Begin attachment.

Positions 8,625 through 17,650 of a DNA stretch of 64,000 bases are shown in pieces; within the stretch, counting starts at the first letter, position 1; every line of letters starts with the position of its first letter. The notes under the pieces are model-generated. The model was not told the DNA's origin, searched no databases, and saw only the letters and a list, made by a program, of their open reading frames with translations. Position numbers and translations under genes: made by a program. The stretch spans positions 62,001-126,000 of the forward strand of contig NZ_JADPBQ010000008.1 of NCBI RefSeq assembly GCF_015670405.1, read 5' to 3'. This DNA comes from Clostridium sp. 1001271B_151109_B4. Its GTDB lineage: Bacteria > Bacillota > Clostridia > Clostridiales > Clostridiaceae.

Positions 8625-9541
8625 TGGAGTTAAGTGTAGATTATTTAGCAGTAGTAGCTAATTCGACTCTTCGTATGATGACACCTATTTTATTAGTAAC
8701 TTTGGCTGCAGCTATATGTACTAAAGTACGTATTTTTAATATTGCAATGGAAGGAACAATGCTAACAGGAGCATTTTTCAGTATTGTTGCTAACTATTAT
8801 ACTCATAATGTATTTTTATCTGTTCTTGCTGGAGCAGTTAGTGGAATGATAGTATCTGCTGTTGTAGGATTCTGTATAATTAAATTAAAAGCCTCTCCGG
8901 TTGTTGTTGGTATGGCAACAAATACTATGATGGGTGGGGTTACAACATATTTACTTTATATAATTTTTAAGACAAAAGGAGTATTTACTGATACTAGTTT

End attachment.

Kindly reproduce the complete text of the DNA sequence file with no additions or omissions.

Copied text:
Positions 8,625 through 17,650 of a DNA stretch of 64,000 bases are shown in pieces; within the stretch, counting starts at the first letter, position 1; every line of letters starts with the position of its first letter. The notes under the pieces are model-generated. The model was not told the DNA's origin, searched no databases, and saw only the letters and a list, made by a program, of their open reading frames with translations. Position numbers and translations under genes: made by a program. The stretch spans positions 62,001-126,000 of the forward strand of contig NZ_JADPBQ010000008.1 of NCBI RefSeq assembly GCF_015670405.1, read 5' to 3'. This DNA comes from Clostridium sp. 1001271B_151109_B4. Its GTDB lineage: Bacteria > Bacillota > Clostridia > Clostridiales > Clostridiaceae.

Positions 8625-9541
8625 TGGAGTTAAGTGTAGATTATTTAGCAGTAGTAGCTAATTCGACTCTTCGTATGATGACACCTATTTTATTAGTAAC
8701 TTTGGCTGCAGCTATATGTACTAAAGTACGTATTTTTAATATTGCAATGGAAGGAACAATGCTAACAGGAGCATTTTTCAGTATTGTTGCTAACTATTAT
8801 ACTCATAATGTATTTTTATCTGTTCTTGCTGGAGCAGTTAGTGGAATGATAGTATCTGCTGTTGTAGGATTCTGTATAATTAAATTAAAAGCCTCTCCGG
8901 TTGTTGTTGGTATGGCAACAAATACTATGATGGGTGGGGTTACAACATATTTACTTTATATAATTTTTAAGACAAAAGGAGTATTTACTGATACTAGTTT